Mantras, Maxims, Mottos, and Mnemonics

They wash over us like water over a dam. You see them, read them, and absorb them constantly.

  • “Hire slow, fire fast.”
  • “Culture eats strategy for breakfast.”
  • “Start before you are ready.”
  • “Management is doing things right, leadership is doing the right things.”
  • “Just take massive action.”
  • “FOCUS: Follow One Course Until Success”

After a while, you can find a business mantra, maxim, motto or mnemonic device for about any perspective you want or need. Doesn’t it feel good when you fire up Facebook, LinkedIn, Instagram, or Twitter and your favorite guru pumps out a motivational quote or platitude superimposed on a beautiful scene that completely supports your viewpoint, position, angle, or emotion you are currently experiencing? You may even silently say to yourself, “See, XYZ agrees with me, we must use PDQ subscription model when we launch our new service.”

Really? Is that the best way to solve the problems we face as Founder & CEOs? Frankly, I get a bit weary of the trite mnemonics, or the latest “5 steps to XYZ,” or “How to fix EFG without IJK” leadership advice I often see. I understand that these things help click through rates and also serve some Startup CEOs. I’m sure you’ll sometimes see them from me too.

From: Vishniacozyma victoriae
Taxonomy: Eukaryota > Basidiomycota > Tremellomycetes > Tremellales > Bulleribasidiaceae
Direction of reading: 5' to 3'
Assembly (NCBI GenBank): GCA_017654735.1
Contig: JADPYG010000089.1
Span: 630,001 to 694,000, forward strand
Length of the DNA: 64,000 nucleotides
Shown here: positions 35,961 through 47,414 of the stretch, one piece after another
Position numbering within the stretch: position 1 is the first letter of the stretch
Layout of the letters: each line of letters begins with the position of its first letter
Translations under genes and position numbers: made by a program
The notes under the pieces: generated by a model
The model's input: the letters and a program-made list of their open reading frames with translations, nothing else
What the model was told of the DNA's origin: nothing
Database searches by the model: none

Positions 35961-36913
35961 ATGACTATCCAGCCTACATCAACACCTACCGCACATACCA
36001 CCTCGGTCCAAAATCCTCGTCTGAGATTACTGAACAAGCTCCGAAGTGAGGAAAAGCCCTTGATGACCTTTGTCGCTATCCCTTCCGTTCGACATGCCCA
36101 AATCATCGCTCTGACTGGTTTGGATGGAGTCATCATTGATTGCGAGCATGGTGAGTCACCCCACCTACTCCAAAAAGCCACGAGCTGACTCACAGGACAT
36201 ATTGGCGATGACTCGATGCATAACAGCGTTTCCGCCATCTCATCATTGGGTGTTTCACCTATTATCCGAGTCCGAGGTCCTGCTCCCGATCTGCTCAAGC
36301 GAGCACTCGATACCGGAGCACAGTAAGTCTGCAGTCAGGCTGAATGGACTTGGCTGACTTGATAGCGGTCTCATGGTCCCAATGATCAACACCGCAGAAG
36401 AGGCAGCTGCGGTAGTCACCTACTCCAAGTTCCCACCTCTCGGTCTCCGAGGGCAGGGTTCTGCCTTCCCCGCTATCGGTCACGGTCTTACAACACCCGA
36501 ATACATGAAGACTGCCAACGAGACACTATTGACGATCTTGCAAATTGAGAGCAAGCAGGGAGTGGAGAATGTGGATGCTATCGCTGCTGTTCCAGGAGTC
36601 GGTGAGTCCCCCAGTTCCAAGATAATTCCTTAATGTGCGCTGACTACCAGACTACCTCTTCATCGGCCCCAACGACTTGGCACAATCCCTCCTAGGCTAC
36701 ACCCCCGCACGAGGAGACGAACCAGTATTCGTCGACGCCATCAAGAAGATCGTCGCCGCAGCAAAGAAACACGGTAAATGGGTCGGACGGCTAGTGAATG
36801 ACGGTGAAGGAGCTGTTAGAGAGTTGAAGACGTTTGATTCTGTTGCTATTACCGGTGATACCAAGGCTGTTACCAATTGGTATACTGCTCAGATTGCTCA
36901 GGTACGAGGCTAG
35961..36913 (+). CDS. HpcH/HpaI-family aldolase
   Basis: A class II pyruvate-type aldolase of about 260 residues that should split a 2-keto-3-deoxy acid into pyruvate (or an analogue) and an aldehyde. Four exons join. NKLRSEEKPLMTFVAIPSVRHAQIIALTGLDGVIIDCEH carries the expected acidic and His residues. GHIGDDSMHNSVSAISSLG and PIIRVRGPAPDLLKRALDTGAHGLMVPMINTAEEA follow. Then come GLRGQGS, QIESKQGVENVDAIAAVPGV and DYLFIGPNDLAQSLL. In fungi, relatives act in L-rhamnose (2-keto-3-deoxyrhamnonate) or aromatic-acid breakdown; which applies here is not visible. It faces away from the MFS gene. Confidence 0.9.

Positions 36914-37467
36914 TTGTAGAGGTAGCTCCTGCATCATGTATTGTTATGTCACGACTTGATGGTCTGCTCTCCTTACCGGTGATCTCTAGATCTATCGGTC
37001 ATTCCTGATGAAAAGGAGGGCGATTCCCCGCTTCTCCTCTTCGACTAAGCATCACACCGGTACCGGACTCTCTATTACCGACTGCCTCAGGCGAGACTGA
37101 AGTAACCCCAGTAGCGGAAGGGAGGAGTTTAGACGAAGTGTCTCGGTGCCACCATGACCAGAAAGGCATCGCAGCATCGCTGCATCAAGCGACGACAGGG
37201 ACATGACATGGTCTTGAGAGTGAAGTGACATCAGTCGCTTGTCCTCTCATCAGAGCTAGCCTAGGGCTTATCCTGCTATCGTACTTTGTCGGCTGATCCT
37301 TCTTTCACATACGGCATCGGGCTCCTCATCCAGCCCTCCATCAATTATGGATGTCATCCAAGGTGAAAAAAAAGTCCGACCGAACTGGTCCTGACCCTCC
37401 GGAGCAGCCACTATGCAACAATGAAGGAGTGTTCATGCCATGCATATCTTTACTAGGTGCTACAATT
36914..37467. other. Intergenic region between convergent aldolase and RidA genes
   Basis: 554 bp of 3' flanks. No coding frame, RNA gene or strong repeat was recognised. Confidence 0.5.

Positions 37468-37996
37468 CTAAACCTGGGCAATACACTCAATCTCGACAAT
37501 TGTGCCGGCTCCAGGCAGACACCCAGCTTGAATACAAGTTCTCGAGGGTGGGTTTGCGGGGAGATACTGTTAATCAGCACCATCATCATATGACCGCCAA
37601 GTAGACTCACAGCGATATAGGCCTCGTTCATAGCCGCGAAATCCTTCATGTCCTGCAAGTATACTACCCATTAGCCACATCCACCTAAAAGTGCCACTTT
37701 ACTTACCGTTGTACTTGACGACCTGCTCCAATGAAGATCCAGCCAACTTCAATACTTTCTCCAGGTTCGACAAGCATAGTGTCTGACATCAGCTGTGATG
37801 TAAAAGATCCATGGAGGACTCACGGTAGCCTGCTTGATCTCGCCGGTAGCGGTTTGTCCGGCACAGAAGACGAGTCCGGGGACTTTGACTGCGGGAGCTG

Pithy Platitudes versus Critical Thinking

The problem I have with them is the growing tendency from new Founding CEOs to inadvertently replace critical thought, robust decision making, and intentional analysis with trending memes on social media.

At the risk of appearing to be a hypocrite, here are 5 critical thinking questions (sorry, no acronym) for you to consider when you and your team are deliberating an important business decision:

  1. Have you actually defined the problem? Or, are you discussing symptoms?
  2. Is your problem statement thinly disguised as a solution?
  3. Can you separate the activity of developing alternative courses of action from simultaneously evaluating those courses of action? (This may help prevent the tendency to choose the first acceptable decision.)
  4. Have you tried asking different team members to argue an alternative viewpoint from their own perspective? (This may help ensure everyone truly understands the options.)
  5. Do you agree that there may not be a perfect answer or solution and this may be the “best” course of action for this moment in time?

You are a unique Founding CEO. Your business is unique. Your team is unique. Leadership advice that “everyone follows” may not work for you and your company. Let’s put all these mantras, maxims, mottos, and mnemonics in proper perspective. Shall we?

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